Obesity And Socioeconomic Status In Adults: United States

Submitted By Alrashdi1993
Words: 2208
Pages: 9

NCHS Data Brief ■ No. 50 ■ December 2010

Obesity and Socioeconomic Status in Adults: United States, 2005–2008 cynthia l. ogden, ph.d.; molly m. lamb, ph.d.; margaret d. carroll, m.s.p.h.; and Katherine m. flegal, ph.d.

Key findings:
Data from the National Health and Nutrition Examination Survey, 2005– 2008

• Among men, obesity prevalence is generally similar at all income levels, however, among non-Hispanic black and Mexican-American men those with higher income are more likely to be obese than those with low income. • Higher income women are less likely to be obese than low income women, but most obese women are not low income. • There is no significant trend between obesity and education among men. Among women, however, there is a trend, those with college degrees are less likely to be obese compared with less educated women. • Between 1988–1994 and 2007–2008 the prevalence of obesity increased in adults at all income and education levels.

In 2007–2008 more than one-third of United States adults were obese (1). Obese individuals are at increased risk of diabetes mellitus, cardiovascular disease, hypertension, and certain cancers, among other conditions (2). Some studies have shown a relationship between obesity prevalence and socioeconomic status measured as educational level or income (3,4). This data brief presents the most recent national data on obesity in United States adults and its association with poverty income ratio (PIR) and education level. Results are presented by sex and race and ethnicity. Keywords: adults • obesity • income • education

Among men, obesity prevalence is generally similar at all income levels, with a tendency to be slightly higher at higher income levels.

u.s. department of health and human services centers for disease control and prevention national center for health statistics

NCHS Data Brief ■ No. 50 ■ December 2010
Overall, almost 33% of men who live in households with income at or above 350% of the poverty level are obese, while 29.2% of men who live below 130% of the poverty level are obese (Figure 1). The relationship between obesity and income in men varies by race and ethnicity. Among non-Hispanic black and Mexican-American men, obesity prevalence decreases as income (PIR) decreases; 44.5% of non-Hispanic black men with income at or above 350% of the poverty level are obese compared with 28.5% of those with income below 130% of the poverty level. Similarly, among Mexican-American men, 40.8% of those with income at or above 350% of the poverty level are obese compared with 29.9% of those below 130% of the poverty level. There is no significant difference in obesity prevalence by poverty level among non-Hispanic white men.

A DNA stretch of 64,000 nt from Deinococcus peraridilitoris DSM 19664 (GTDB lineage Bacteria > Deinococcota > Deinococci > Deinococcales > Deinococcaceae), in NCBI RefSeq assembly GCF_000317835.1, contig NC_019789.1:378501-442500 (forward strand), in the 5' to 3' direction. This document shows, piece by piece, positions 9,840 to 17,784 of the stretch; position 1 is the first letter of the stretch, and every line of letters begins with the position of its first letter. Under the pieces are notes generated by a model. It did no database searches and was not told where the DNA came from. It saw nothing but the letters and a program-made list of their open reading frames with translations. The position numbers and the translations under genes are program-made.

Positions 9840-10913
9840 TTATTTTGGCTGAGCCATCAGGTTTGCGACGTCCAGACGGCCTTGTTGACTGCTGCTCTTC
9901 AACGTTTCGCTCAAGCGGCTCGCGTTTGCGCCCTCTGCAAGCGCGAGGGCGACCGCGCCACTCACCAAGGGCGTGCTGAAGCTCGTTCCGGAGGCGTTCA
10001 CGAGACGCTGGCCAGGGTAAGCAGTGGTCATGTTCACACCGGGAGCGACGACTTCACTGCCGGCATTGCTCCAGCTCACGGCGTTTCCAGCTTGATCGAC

Among women, obesity prevalence increases as income decreases.
Overall, 29.0% of women who live in households with income at or above 350% of the poverty level are obese and 42.0% of those with income below 130% of the poverty level are obese (Figure 1). Trends are similar for non-Hispanic white, non-Hispanic black, and MexicanAmerican women, but they are only significant for non-Hispanic white women. Among nonHispanic white women with income at or above 350% of the poverty level 27.5% are obese, less than the 39.2% of those with income below 130% of the poverty level.

Most obese adults are not low income (below 130% of the poverty level).

■ 2 ■

NCHS Data Brief ■ No. 50 ■ December 2010
Of the approximately 72 and a half million adults who are obese, 41% (about 30 million) have incomes at or above 350% of the poverty level, 39% (over 28 million) have incomes between 130% and 350% of the poverty level, and 20% (almost 15 million) have incomes below 130% of the poverty level. Among both men and women, most of the obese adults are non-Hispanic white with income at or above 130% of the poverty level. Approximately 21 million non-Hispanic white men and almost 21 million non-Hispanic white women who have incomes at or above…